Rep. Jim McDermott, D-Wash., said Democrats are struggling to find a way to let Republicans save face and end the government shutdown, and he suggested that a solution could be a concession on the medical-device tax, which the Republicans want to repeal.
McDermott, the ranking member on the Ways and Means Committee Health Subcommittee, told National Journal in an interview Wednesday that he is concerned that Republicans are content to continue the shutdown until the debt ceiling hits its limit in mid-October and drives up the economic stakes.
"I call it going on Cruz control," McDermott said, referring to Sen. Ted Cruz, R-Texas, who is seen as fomenting shutdown furor. "He's got us going in a way that we are going to go spinning down to the debt limit, and at that point I don't know what happens," McDermott said.
"My feeling is that we may go into all of that for a couple of days until the bond markets start—and then some folks who are in the moneyed class in this country say, 'What in the hell is going on? Stop this.' "
McDermott, a former psychiatrist, said that in conversations in the House gym he has tried to understand the way his conservative colleagues see the endgame.
"They think that somehow it is going to work out in two weeks when they get to the debt limit, then they'll finally have enough pressure, that they can get the president to cave," he said.
Democrats are quick to pooh-pooh this strategy but the prospect is clearly disconcerting.
McDermott said that in politics, when your opponent has a losing position, the trick is to find a way to let him save face—which is something confounding Democrats now.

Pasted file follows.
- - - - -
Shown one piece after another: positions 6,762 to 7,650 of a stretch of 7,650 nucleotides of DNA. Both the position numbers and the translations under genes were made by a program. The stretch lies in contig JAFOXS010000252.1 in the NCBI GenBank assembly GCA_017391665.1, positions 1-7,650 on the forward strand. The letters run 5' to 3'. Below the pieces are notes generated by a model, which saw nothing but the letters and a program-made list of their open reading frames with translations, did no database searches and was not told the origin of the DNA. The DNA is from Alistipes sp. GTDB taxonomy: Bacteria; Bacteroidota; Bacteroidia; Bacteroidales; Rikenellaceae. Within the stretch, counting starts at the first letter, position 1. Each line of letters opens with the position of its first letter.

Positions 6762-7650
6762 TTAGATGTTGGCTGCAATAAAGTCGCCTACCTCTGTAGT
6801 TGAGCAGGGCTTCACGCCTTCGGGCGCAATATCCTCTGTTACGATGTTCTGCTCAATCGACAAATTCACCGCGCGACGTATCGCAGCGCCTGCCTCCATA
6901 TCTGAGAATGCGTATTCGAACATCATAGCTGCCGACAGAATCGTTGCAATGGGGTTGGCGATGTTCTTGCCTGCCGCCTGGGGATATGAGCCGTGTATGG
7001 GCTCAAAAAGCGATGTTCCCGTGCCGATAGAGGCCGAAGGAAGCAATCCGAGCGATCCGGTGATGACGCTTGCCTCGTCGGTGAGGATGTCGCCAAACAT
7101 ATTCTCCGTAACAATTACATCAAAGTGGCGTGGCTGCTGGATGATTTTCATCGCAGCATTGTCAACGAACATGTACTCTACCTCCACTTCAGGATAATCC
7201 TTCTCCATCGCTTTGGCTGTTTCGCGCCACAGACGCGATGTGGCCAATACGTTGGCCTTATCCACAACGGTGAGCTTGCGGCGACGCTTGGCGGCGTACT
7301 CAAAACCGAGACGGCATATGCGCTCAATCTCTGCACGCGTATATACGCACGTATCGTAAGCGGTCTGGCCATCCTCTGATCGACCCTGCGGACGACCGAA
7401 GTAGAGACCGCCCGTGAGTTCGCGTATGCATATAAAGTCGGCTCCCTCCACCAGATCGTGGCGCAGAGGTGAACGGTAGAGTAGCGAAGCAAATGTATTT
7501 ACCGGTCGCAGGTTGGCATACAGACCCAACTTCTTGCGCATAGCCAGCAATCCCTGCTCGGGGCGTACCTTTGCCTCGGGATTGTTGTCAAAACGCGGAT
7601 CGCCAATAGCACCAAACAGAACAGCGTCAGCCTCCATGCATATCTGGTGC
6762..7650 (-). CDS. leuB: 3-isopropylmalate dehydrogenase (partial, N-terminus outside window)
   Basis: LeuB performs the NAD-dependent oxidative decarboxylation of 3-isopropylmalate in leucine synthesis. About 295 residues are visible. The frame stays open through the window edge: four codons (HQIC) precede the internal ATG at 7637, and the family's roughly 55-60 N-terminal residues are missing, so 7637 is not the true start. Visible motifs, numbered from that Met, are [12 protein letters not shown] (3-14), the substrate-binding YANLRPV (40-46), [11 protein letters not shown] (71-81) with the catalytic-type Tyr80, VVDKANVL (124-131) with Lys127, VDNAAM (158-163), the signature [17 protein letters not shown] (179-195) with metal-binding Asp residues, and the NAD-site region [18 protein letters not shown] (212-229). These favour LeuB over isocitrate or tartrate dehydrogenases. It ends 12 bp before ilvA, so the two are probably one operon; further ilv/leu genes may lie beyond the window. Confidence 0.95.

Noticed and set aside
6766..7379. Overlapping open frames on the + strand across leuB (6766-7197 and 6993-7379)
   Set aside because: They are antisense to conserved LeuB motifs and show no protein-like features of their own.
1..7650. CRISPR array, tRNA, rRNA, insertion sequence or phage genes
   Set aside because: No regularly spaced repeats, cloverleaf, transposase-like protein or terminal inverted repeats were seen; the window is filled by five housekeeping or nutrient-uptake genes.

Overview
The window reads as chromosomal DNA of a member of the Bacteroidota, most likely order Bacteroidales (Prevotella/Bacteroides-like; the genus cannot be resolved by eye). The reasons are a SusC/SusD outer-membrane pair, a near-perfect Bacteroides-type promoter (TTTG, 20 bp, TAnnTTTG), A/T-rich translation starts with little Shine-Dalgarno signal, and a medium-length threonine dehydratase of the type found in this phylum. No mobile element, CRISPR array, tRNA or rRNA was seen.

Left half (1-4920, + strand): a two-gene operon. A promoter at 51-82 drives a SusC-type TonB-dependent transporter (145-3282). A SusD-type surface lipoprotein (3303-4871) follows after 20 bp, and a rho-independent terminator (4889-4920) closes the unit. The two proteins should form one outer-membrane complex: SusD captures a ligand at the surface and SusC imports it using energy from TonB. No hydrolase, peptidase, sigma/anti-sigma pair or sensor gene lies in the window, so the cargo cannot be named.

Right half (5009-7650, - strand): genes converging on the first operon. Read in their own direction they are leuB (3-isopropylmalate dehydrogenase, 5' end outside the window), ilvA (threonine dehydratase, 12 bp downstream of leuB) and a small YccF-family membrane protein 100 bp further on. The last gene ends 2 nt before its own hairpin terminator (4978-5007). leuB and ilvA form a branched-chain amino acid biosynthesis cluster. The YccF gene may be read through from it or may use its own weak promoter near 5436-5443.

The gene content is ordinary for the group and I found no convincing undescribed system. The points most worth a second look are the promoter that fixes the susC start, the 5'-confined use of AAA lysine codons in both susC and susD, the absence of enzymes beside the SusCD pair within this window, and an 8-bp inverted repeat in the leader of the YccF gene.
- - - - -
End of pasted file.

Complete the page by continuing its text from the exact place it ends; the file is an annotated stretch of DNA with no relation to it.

"The old rule in the Chicago playground was, when you've got your foot on somebody's neck, don't press, because you might be on the ground sometime and you don't want him to press on you."
McDermott said the game is the same on Capitol Hill. "What we are struggling with now is finding a face-saving way of letting these guys get out of an impossible situation," he said laughing. "How do I let you lose so you don't look like a fool?"
McDermott suggested a concession on the medical-device tax used to offset some of the cost of the Affordable Care Act could be one option to pursue.
"Does the tax on devices get rid of that? Is that the face-saver?" he posited. "It could. It blows a $40-billion hole in the funding of the Affordable Care Act, so I mean you could look at that a lot of different ways. You could say, 'Well, all right, that was the Senate's idea. House members, Democrats, never thought it was a good idea in the first place.' But there are a lot of different ways to talk about that, so maybe that is the face-saver."
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